Naming numbers to one million
Lesson 3 of 14
Objective: SWBAT read and write multi-digit whole numbers.
As students enter the classroom and get their supplies, I play this video/song of counting by threes.
Then students will begin this lesson with a fluency practice or sprints. This set of sprints has students practice multiplying by three. This warm up song is just a great transition song. My fourth grade colleagues and I departmentalize for math, science and social studies, so I like to have activities that grab students' attention as soon as they enter the classroom. Songs and music are great engagement strategies.
When the song is finished, I pass the multiplying by three sprints to each students. sprint 2 unit 1
Then, I set the timer for one minute using a digital timer from www.timeme.com. Students solve as many problems as they can in one minute. At the end of one minute, I call out the correct answers for each problem and students self correct.
To begin this lesson, I draw a large place value chart on the board. Students copy this into their math notebooks.
I lead a brief discussion about the names for each place. Many students are familiar with numbers to ten thousands, but many need reminding. I also lead a discussion about patterns students see. Many students will see that the places or words repeat. This is an important pattern and number relationship that I want my students to notice. If they do not naturally see this, I guide their thinking through questioning about what they notice.
Next, I make sure students know that commas separate or group the units. I write a number in the place value chart like 67,604 and ask students how many thousands are in the number. I also read the number aloud to students and then have them read the number with me. I repeat this process with like numbers, e.g 406,781 and 860,156.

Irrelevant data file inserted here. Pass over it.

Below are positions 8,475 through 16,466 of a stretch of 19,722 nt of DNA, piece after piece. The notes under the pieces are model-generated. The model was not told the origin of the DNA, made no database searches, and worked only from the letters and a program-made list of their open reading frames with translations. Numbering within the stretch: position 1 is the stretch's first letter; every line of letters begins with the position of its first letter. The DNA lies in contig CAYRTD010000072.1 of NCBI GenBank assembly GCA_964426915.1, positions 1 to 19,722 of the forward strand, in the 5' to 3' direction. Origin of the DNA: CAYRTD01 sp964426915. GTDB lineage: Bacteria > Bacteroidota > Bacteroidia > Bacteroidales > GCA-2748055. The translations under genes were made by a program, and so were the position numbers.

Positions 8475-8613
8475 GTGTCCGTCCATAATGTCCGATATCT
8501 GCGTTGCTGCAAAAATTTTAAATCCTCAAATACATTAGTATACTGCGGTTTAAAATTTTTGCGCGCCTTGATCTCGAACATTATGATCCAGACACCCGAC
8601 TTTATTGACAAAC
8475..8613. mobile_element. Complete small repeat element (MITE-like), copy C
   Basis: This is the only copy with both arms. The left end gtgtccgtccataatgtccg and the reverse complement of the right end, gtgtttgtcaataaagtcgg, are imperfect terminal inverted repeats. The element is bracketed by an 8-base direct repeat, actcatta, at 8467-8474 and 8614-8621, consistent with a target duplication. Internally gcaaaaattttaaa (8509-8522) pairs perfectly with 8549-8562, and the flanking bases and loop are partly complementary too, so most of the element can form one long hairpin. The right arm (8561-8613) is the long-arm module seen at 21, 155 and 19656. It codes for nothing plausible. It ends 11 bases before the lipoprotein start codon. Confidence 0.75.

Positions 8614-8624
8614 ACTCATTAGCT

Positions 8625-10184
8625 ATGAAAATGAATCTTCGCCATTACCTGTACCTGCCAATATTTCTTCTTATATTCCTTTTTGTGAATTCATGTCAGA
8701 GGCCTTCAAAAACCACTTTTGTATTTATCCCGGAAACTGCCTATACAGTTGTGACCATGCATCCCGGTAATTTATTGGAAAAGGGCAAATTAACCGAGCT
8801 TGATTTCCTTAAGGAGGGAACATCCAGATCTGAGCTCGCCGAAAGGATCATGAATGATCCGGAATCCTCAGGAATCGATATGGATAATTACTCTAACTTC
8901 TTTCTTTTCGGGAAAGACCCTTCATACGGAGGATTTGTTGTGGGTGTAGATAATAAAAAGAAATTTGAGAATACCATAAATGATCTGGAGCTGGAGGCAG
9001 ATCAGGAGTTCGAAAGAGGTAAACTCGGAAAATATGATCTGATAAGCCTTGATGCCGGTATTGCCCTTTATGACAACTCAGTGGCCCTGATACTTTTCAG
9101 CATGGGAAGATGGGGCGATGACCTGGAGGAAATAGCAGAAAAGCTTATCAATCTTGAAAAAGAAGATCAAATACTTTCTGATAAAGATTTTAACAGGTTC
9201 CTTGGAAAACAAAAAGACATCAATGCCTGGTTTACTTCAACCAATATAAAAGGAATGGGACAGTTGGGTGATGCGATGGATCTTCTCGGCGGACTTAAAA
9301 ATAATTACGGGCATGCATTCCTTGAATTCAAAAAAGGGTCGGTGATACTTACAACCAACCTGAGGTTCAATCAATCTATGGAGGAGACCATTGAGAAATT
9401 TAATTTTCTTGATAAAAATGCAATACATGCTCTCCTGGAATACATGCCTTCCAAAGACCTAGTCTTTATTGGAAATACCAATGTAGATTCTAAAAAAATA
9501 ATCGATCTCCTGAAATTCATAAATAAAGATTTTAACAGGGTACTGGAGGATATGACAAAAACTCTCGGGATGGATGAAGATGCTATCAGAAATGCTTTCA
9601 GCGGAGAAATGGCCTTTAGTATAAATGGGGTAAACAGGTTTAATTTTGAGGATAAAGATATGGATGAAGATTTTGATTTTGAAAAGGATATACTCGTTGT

Next, students use their personal whiteboard and add 5 hundreds plus 5 hundreds. This builds on the previous days work. I lead a discussion with students centered around what happens to a number when there are 10 of one unit. I guide students thinking so that students understand that they exchange ten of one of the next place value to the left, so 10 hundreds equals 1 thousand.
Next, I continue to review the previous days work regarding 10 times a number. I direct students to write 450 on their place value charts. I then direct students to model 10 x 450 using the place value chart. Some students may need to draw 4 hundreds multiplied by ten, as 40 hundreds before exchanging for 4 thousands. I encourage students to listen to peers thinking and explanations as they model this process.
Finally, I direct students to work independently on the practice problems - naming to million. As students work, I circulate around the room and assist as necessary. This observation time is important. I check to make sure students are on track, on task, and successful with the task. I guide students thinking through questioning.
To end this lesson, I tell students the correct answers from the independent practice. I help clear up any misconceptions immediately as they occur.
Note: I only got through numbers 1 and 2 and will do the rest tomorrow. I decided I needed to slow down with this group. They are not yet comfortable with the concepts and an extra day will allow me more time to solidify the concept.
There is no homework for this assignment. I did not assign homework for this assignment because I have found that being able to see numbers flexibly, is extremely challenging for parents. Many parents in my school are involved in their children's education and want to help. When students bring home assignments like 10 x 450, parents want to help by re-installing the "trick" of just adding a zero. I have purposely limited homework for this unit.